butterfly

long subway rides are perfect for livejournaling.

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Sometimes I wish I had some sort of weird cyborg-esque chip in my brain that allowed me to update Livejournal from wherever I was sitting, whatever I was thinking. Not Livejournal particularly, really, but a way to record my thoughts in any way. A word program. Anything.

Long subway rides always lend themselves to really, really good thinks. I had some really good ones today, taking Alex to the airport and coming back.

At the time it was coherent, flowing, beautiful. I was thinking about my life, reflecting on how many things have happened, how many things I've already done, the life I'm giving up for the life I'm now pursuing, how I'm coming home but the home I'm coming home to is completely different from the home I left but that's okay and I'm excited for it, how every stage of my life is an adventure. And Delta had bought all of the advertisement on one side of the subway car, so my mind drifted to all of those different places... Eastern Europe, which I hope to visit with my father in a couple years and learn/find a bit of my heritage there, and Africa. At the time it was coherent, flowing beautiful, a fact I just felt the need to reiterate twice, in order to contrast to the scattered ramblings that will emerge within this entry as an afterthought to my moments of brilliance already passed hours ago.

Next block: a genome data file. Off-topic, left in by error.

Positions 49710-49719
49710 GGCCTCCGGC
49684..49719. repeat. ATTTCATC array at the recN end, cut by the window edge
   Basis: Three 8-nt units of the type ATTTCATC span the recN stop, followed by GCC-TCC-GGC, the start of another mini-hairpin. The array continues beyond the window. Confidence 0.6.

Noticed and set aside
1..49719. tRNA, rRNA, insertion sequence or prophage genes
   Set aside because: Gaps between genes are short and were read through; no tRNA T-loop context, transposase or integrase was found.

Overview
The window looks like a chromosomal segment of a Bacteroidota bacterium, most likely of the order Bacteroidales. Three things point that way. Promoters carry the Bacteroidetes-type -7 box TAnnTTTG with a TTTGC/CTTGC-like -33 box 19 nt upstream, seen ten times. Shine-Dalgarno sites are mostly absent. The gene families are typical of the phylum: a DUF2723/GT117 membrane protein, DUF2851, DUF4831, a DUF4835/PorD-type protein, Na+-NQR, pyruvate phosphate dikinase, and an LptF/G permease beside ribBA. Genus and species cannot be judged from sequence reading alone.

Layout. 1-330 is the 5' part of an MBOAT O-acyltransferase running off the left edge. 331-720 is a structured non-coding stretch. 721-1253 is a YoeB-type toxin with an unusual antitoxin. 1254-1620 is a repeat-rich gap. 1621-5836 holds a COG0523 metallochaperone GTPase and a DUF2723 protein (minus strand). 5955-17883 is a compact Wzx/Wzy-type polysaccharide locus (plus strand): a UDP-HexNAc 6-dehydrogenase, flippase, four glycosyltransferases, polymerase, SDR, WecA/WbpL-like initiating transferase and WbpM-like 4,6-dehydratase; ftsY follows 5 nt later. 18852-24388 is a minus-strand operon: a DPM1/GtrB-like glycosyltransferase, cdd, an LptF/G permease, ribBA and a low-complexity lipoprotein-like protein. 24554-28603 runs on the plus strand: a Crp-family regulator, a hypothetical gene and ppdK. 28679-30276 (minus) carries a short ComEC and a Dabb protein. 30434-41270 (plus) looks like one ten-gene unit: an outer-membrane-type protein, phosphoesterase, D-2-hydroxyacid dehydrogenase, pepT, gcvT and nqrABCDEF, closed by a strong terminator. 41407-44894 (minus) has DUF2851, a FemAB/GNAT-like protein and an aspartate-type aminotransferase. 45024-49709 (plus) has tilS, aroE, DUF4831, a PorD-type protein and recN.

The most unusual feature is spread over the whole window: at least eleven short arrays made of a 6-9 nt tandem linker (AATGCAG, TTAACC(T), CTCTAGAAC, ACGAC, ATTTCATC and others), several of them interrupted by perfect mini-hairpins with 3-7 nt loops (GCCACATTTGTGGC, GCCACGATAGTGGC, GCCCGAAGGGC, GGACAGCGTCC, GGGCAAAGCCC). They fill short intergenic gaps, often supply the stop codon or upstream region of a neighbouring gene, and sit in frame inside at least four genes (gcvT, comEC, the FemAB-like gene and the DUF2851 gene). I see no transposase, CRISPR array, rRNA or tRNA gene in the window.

My thoughts stayed on Africa for a long, long time... for most of the ride, really. At the end of the ride I mentioned what I was thinking to Alex but of course didn't verbalize what I wanted to get across... instead, just a few random details came out. That's all I can ever get out about my thoughts: a few random details. Because in my head those few random details mean so much else, and nothing else is put into words or language, it all just exists as a concept in my mind with an image.

This particular image was Lightness. To say she was my favorite child I worked with would be a lie; there are a few who stand out, other than her, and every single child, even the "trouble" children, taught me and touched me in ways I individually did not (and was not able to) reciprocate. But throughout my entire life, it will be Lightness, that laughing seven-year-old girl in the dirty fading orange popeye sweater and dark brown skirt (her only clothing) and hairless from want of proper nourishment.

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She was beautiful.